Metascore
68

Generally favorable reviews - based on 10 Critics What's this?

User Score
tbd

No user score yet- Awaiting 1 more rating

Your Score
0 out of 10
Rate this:
  • 10
  • 9
  • 8
  • 7
  • 6
  • 5
  • 4
  • 3
  • 2
  • 1
  • 0
  • 0
Score distribution:
  1. Positive: 6 out of 10
  2. Negative: 1 out of 10
  1. Reviewed by: Jay Scott
    Jun 10, 2014
    100
    The Witches of Eastwick is an uproarious and entirely successful attempt to examine the differences between the sexes by couching the examination in mythological terms. [12 June 1987]
  2. Reviewed by: Roger Ebert
    Jun 4, 2014
    88
    There are some moments in The Witches of Eastwick that stretch uncomfortably for effects - the movie's climax is overdone, for example - and yet a lot of the time this movie plays like a plausible story about implausible people. The performances sell it. And the eyebrows.
  3. Reviewed by: Dave Kehr
    Jun 10, 2014
    88
    The Witches of Eastwick is filmmaking of a very high order; it's also a great time at the movies.
  4. Reviewed by: Christine Arnold
    Jun 10, 2014
    63
    The Witches of Eastwick is a diverting, impeccably polished and excellently cast movie. But its charms fade fast, about as fast as it takes to leave the theater. [12 June 1987, p.D1]
  5. Reviewed by: Thomas B. Harrison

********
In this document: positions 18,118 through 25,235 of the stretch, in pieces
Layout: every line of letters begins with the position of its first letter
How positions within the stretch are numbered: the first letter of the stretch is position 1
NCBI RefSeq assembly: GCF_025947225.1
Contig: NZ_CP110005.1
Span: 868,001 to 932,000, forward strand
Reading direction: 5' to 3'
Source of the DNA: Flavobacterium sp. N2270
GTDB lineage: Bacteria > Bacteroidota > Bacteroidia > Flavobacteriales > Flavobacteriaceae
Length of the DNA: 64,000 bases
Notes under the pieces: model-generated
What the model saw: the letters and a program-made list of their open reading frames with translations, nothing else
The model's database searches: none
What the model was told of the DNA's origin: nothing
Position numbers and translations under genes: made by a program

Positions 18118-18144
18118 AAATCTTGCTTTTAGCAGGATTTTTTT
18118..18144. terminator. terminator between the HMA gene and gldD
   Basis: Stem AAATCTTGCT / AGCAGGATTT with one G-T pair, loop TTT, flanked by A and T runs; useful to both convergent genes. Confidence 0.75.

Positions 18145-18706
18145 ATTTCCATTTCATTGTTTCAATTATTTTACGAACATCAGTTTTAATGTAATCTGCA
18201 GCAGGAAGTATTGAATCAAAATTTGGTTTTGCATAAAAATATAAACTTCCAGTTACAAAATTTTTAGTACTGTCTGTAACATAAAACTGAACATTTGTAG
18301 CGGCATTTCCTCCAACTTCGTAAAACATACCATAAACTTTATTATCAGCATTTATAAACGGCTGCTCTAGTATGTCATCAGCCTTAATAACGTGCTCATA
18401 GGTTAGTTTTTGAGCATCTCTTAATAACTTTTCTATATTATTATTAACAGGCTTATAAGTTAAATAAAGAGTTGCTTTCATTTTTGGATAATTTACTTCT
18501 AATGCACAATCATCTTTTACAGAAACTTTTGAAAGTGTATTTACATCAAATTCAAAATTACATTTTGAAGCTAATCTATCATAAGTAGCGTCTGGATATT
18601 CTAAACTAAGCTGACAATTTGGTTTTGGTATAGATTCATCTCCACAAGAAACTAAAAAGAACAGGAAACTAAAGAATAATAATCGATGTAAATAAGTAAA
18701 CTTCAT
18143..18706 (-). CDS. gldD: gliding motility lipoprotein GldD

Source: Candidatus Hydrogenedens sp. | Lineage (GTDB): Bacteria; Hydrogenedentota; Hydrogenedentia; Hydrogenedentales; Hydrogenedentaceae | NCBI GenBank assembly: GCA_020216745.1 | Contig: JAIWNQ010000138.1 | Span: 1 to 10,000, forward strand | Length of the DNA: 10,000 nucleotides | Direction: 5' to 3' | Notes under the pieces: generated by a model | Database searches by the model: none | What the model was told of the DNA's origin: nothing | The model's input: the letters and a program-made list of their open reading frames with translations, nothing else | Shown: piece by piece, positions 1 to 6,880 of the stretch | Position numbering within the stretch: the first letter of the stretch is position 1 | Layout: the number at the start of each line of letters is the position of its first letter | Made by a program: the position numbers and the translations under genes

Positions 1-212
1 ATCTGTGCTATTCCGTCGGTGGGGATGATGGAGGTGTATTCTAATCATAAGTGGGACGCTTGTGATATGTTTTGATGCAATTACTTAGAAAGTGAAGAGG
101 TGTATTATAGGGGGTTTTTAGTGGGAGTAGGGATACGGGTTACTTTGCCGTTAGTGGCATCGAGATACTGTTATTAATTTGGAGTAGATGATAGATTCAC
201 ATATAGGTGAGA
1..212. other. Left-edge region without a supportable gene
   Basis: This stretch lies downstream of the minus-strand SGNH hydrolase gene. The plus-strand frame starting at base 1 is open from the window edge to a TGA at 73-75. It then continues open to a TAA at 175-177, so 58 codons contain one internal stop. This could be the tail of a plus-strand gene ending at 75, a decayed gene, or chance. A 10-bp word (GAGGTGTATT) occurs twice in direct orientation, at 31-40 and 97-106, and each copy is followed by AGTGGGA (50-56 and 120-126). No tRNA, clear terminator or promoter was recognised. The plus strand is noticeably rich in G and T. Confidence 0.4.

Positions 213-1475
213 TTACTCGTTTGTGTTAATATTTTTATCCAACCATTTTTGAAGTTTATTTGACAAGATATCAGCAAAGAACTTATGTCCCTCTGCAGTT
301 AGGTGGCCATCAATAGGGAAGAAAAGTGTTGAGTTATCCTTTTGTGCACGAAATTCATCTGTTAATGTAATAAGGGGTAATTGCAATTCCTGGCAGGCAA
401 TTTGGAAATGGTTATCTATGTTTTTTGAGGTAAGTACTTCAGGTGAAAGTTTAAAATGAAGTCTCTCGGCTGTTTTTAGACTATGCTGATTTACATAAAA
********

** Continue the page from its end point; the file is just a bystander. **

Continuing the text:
Jun 10, 2014
    60
    The Witches of Eastwick is a theme park without a theme. Like Nicholson and his co-stars, Miller doesn't have a lot on his mind. He just wants to have fun. His movie is organized mayhem, a strange and funny tour de force. [15 June 1987, p.1D]
  6. Reviewed by: Sheila Benson
    Jun 10, 2014
    50
    Under Australian director George Miller ("Mad Max"), The Witches of Eastwick begins so promisingly. It has such smashing separate moments, so succulent a cast and so interesting a premise that watching it crumble into stomach-turning crudeness and "Poltergeist"-scale special effects is deeply painful.
  7. Reviewed by: David Sterritt
    Jun 10, 2014
    38
    The Witches of Eastwick, based on John Updike's novel, takes just about every wrong turn it can find. Perhaps this was predictable, with a wild-driving director like George Miller at the wheel. What's surprising is how many opportunities for vulgarity and stupidity the film invents for itself, even beyond the book's built-in temptations to excess. [12 June 1987, p.21]

See all 10 Critic Reviews

Score distribution:
  1. Positive: 0 out of
  2. Mixed: 0 out of
  3. Negative: 0 out of